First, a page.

From Yahoo to pretexting--what's up? Video
After this week's big security flub at AOL, the answer to the privacy question is a lot less clear. Tune in to a discussion between Elinor Mills, Declan McCullagh and Charlie Cooper on this week's edition of the CNET News.com Reporters' Roundtable.
In 1986, on a San Francisco beach, about 20 participants got together to burn an 8-foot structure of a man, and thus was born Burning Man. Twenty years later, the festival, which now takes place in the northern Nevada desert, is expected to attract some 35,000 people when it takes place next week. For some reason, Burning Man has occupied a special place in the hearts of techies. Join CNET News.com Charlie Cooper as he looks at why with Burning Man veterans Jennifer Guevin, Elinor Mills and Declan McCullagh during this week's edition of the CNET News.com Reporters' roundtable.\r\n\r\n
Burning Man video footage courtesy of www.dramainthedesert.com.
Former HP Chairman Patricia Dunn says she didn't know what pretexting was until last summer.
Hear from ACLU attorney Aden Fine and Google attorney Al Gidari after the federal hearings Tuesday in San Jose, Calif. CNET News.com's Declan McCullagh reports.\r\n
CNET News.com's Charlie Cooper and Declan McCullagh discuss corn farmers who are taking their anti-Google fight to Washington.
It may be the biggest story of the year: On January 12 the search company announced it was pulling out of China. We're going to discuss why Google did that, what's new in the story, and what's likely to happen as this story continues to unfold. Guests are Google reporter Tom Krazit, security writer Elinor Mills, and politics and policy writer Declan McCullagh.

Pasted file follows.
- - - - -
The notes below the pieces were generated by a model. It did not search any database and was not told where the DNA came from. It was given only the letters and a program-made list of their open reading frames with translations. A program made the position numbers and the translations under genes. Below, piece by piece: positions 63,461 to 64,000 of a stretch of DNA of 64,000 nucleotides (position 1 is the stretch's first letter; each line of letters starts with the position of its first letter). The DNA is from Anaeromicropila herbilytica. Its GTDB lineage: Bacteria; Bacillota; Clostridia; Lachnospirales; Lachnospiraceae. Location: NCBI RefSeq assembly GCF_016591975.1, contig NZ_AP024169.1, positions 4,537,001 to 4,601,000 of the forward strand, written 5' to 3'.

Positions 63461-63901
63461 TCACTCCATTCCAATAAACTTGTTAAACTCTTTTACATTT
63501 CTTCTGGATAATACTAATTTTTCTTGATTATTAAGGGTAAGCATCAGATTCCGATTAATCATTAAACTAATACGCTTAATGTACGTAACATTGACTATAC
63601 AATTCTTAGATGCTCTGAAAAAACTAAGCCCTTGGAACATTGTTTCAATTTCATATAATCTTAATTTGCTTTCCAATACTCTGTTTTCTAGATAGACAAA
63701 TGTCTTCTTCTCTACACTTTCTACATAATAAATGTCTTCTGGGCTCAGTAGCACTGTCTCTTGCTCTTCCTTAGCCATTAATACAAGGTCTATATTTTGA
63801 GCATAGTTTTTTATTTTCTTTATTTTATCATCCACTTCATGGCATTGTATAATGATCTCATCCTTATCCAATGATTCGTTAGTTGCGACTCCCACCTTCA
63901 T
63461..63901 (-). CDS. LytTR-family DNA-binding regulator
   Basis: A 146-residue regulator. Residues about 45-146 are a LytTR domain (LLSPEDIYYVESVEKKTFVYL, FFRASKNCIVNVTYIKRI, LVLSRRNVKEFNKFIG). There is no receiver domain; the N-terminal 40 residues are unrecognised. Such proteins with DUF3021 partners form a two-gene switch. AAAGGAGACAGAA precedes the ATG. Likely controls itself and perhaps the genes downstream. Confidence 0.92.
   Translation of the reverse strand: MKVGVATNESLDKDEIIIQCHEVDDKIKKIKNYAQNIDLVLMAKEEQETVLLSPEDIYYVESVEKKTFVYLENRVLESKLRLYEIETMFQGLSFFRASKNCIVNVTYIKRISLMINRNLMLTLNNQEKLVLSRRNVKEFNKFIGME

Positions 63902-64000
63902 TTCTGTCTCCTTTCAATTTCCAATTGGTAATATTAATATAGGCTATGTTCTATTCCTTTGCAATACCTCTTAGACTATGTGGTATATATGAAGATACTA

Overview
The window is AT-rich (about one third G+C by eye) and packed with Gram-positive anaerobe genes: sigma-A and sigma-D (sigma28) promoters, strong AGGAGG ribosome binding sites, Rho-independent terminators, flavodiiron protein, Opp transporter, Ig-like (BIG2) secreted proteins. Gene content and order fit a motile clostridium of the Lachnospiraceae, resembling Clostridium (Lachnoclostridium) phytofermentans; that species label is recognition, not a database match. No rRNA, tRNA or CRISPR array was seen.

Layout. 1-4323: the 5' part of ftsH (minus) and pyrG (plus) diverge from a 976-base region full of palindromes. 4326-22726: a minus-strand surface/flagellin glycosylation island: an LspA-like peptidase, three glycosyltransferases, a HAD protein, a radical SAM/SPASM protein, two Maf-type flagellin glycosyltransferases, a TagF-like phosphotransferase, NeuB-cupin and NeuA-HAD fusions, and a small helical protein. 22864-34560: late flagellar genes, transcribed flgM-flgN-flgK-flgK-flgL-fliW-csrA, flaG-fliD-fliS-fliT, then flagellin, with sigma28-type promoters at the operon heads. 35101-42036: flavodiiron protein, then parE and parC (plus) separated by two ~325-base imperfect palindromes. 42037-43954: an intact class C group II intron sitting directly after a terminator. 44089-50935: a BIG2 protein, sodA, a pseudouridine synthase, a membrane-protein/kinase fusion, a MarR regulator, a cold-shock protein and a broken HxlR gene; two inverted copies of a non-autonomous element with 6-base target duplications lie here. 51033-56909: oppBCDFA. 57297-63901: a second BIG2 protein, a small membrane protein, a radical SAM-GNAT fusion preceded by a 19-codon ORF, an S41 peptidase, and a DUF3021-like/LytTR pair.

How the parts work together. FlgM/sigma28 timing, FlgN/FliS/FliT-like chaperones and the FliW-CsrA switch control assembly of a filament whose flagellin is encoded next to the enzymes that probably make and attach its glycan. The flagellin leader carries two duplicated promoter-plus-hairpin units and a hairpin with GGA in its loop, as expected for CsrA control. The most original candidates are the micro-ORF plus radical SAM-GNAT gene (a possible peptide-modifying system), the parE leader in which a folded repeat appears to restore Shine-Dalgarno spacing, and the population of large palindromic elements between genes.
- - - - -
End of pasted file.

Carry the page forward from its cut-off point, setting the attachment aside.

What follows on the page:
CNET News.com's Declan McCullagh and Kara Tsuboi discuss the latest Senate hearing on American tech companies doing business in China. Representatives from Cisco, Yahoo, and Google come under fire for abiding by the laws of the Internet-restricting country.
On one hand Apple says it's protecting trade secrets. On the other hand Powerpage.org argues freedom of the press. Apple would not comment outside court. CNET News.com's Declan McCullagh interviews EFF Staff Attorney Kurt Opsahl.\r\n
The backlash against the SOPA and PIPA anti-copyright bills continues. Major sites took themselves offline. The U.S. government shut down MegaUpload. Anon launched a successful attack against government Web sites. All of these events are related, and the stories are still developing. That's what we're talking about today, with CNET experts Declan McCullagh, Greg Sandoval, and Elinor Mills.
In this first weekly roundtable videocast, CNET staffers discuss the good, the bad and the ugly in yet another busy week for Google. Participants, left to right are: Declan McCullagh, Elinor Mills, Kari Dean McCarthy, and Greg Sandoval.\r\n